Malawi: Making the most of it - A regional multiplier approach to estimating the impact of cash transfers on the market



This report uses qualitative and quantitative methods to help understand the market impact of CWW's emergency cash transfer programme in northern Dowa District, Malawi known as the DECT programme. The programme was undertaken during the 2006/07 "hungry season" from December 2006 to April 2007 as a response to crop failure resulting from poor rainfall during the previous cultivation period in the region. It is during this time of year in which households' maize stocks are depleted with the shortages being particularly acute following drought. Although this programme lasts 5 months, this study was carried out in February 2007 and focuses on the impacts in January 2007. Continuous monitoring and evaluation is however undertaken by the CWW's own M&E team.

The DECT programme builds on the experience of a similar programme carried out during the 2005/06 hungry season in which both food and cash were distributed to beneficiaries.

The principal aim of the programme is to permit households to meet their "food entitlement" by giving them the purchasing power sufficient to buy the necessary maize from markets, traders or farmers with stocks. With this aim in mind, CWW distributed nearly MK14m to 8,384 beneficiaries in December 2006 and MK17m to 10,161 beneficiaries in January 2007. This represents over 60% of the total population in the area.

Such an intervention will have both social and economic impacts outside of the principal aim of the programme. This report contributes to understanding the economic impact of the DECT programme.

A literature review and a review of the findings from to 2005/06 FACT programme helps to put the DECT programme in perspective with a specific focus on the multiplier. The literature review reveals that outside interventions can lead to regional multipliers estimated to be between 1.2 and 5 depending upon the intervention, the size of the region and other circumstances.

The review of findings from the FACT programme helps to understand how beneficiaries are likely to use their money which acts as a starting base from which the flow of money around the local economy can be analysed and the multiplier estimated. Since any significant injection of cash into a small local economy is likely to have an impact on prices, the review helps to understand the longer run price adjustments in the maize market. Maize price fluctuations are thus discussed in a longer run context using basic quantitative information gathered during the two programmes and provided by FEWSNET.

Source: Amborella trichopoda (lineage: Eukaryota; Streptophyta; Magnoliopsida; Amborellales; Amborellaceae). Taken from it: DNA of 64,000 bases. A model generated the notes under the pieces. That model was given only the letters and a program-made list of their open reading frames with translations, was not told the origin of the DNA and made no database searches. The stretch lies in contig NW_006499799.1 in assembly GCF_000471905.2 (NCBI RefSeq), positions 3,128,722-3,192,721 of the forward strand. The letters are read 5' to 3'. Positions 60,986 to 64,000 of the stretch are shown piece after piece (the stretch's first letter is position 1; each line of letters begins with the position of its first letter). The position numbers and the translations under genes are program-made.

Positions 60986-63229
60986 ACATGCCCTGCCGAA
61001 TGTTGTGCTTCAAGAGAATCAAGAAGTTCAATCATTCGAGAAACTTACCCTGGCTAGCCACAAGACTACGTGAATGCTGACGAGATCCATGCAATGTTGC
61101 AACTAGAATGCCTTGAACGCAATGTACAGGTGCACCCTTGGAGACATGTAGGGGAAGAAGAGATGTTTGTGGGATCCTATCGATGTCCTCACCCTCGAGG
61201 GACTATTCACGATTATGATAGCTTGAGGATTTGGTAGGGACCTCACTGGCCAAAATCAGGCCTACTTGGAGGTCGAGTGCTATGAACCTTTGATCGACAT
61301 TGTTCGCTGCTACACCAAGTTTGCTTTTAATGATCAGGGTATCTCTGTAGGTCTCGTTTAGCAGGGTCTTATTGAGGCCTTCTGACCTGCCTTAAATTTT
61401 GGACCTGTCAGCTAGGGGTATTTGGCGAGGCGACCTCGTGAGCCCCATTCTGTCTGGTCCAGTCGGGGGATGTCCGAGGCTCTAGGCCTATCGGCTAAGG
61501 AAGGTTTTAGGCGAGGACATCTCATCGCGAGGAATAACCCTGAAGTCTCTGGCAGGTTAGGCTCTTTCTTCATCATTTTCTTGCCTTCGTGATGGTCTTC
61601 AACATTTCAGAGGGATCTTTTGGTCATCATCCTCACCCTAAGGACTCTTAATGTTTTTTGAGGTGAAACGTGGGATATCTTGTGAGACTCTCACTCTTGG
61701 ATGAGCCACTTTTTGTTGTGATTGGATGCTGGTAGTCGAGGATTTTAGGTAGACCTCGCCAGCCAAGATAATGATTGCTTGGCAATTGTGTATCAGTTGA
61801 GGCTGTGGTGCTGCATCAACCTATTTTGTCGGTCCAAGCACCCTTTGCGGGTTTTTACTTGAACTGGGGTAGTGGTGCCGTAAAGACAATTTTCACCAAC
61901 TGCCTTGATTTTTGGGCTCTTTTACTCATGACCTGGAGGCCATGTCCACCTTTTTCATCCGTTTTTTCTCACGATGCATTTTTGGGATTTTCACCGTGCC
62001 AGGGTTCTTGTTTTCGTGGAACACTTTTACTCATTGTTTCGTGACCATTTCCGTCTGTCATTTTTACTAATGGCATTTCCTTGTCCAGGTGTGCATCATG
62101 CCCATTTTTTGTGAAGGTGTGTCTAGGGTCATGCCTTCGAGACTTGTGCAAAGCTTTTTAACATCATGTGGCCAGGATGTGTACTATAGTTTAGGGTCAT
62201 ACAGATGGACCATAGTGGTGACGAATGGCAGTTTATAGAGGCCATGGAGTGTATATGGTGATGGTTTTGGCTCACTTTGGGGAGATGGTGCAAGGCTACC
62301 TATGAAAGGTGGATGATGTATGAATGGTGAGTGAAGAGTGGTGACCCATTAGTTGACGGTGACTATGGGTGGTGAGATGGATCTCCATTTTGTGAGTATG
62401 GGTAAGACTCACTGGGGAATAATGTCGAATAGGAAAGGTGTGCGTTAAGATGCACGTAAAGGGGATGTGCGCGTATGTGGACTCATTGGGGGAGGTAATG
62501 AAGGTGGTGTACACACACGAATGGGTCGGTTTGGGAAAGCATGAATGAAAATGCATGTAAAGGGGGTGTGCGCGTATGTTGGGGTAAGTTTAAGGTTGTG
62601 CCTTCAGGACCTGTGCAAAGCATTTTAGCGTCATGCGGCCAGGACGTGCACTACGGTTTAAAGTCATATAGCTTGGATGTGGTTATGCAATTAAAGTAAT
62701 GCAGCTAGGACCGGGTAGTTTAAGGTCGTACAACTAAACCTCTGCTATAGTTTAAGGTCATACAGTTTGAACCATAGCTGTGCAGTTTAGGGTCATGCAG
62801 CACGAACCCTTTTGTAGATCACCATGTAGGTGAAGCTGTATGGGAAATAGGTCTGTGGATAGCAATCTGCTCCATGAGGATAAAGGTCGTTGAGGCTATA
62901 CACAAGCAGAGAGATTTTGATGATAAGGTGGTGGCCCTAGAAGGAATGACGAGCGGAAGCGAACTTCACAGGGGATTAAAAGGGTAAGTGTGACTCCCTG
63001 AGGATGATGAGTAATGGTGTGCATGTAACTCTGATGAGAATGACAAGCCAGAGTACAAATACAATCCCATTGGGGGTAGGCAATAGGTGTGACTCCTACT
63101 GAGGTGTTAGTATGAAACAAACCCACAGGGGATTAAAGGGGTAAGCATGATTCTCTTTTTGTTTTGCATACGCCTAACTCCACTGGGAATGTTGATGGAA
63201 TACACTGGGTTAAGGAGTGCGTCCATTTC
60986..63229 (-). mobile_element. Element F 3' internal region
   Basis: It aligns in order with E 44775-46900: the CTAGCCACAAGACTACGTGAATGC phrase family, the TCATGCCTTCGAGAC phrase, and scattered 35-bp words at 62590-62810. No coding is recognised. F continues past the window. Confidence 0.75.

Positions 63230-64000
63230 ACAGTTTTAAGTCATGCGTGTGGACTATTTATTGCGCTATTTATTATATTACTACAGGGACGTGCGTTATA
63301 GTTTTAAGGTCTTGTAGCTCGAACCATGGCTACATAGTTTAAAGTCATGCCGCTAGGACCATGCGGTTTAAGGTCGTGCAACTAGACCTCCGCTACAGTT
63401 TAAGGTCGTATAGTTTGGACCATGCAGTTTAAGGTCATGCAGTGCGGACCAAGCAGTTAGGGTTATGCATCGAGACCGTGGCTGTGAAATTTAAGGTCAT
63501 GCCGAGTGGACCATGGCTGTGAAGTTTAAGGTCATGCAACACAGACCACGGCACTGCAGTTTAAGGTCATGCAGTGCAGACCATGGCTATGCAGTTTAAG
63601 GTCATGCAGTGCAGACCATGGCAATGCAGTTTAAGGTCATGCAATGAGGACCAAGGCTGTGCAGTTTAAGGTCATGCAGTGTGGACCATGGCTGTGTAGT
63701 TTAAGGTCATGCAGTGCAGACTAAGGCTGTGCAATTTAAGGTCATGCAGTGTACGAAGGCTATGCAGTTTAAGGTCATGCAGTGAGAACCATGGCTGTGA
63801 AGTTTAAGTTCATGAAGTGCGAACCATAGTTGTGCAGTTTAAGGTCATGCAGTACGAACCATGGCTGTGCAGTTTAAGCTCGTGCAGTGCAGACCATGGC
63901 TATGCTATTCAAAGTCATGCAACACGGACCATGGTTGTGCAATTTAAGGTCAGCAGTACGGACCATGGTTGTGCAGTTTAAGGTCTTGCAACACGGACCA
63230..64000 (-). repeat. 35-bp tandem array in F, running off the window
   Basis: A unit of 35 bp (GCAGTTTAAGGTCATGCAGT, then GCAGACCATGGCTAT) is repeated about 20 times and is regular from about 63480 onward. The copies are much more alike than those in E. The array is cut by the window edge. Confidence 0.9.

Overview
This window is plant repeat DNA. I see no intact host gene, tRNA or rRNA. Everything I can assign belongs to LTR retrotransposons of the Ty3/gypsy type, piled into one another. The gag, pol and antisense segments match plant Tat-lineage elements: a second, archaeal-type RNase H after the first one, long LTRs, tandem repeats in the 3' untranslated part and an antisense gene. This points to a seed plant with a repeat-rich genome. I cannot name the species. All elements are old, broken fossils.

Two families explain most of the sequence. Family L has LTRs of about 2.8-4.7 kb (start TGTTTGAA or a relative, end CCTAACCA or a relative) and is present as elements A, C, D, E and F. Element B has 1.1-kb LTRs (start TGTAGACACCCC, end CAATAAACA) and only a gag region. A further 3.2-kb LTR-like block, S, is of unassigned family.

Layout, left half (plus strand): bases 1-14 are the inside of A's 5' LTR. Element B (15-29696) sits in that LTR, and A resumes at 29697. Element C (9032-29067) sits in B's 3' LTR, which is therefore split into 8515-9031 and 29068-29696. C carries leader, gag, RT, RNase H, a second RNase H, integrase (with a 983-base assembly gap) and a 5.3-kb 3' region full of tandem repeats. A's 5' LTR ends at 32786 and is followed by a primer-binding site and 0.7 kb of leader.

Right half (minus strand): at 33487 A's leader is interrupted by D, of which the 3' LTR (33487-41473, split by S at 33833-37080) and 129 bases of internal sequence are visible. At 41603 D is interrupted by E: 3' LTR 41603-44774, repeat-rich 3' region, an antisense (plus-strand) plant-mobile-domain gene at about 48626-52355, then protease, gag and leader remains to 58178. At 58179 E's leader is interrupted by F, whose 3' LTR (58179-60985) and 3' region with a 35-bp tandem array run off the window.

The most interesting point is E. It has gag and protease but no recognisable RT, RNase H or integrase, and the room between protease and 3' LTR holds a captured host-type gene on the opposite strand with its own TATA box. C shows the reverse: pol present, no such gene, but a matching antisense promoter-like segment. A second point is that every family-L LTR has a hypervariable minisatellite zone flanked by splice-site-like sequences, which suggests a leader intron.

Although not the main aim of this report, there is some evidence that supply has been able to respond to increased demand in accessible areas which has minimised any inflationary effects. In more inaccessible areas, the programme may have created additional inflation. Anecdotal evidence suggests that this is partly due to risk aversion on behalf of traders who are unwilling to travel to unknown areas, even with the prospect of high profit. The inflationary pressure created by the project is however difficult to assess since Malawi as a whole had a large maize surplus and government policy prohibits export causing excess supply and a nation-wide price crash in January.

This report uses two methods to estimate the regional multiplier resulting from the DECT Programme with Traditional Authority Chakhaza as the area considered.

Firstly, using beneficiaries' reported spending patterns, secondary beneficiaries were identified and interviewed to ascertain their own spending patterns. This permits the cash injection to be "followed" around the local economy until it is spent elsewhere. Groups which benefit were classified; and spending by each group with all other groups was analysed in matrix form with one group's spending being another group's income. This allows for the creation of a "Reduced" Social Accounting Matrix (RSAM) from which the regional multiplier can be calculated and the total impact for each group estimated after all spending rounds have been completed.

Individuals representing each group were interviewed to obtain quantitative expenditure information and additional qualitative information. Under different assumptions, a regional multiplier of between 2.00 and 2.79 is estimated with beneficiaries' spending being treated as the exogenous stimulus. The lower region of these estimates is favoured as being under more realistic assumptions.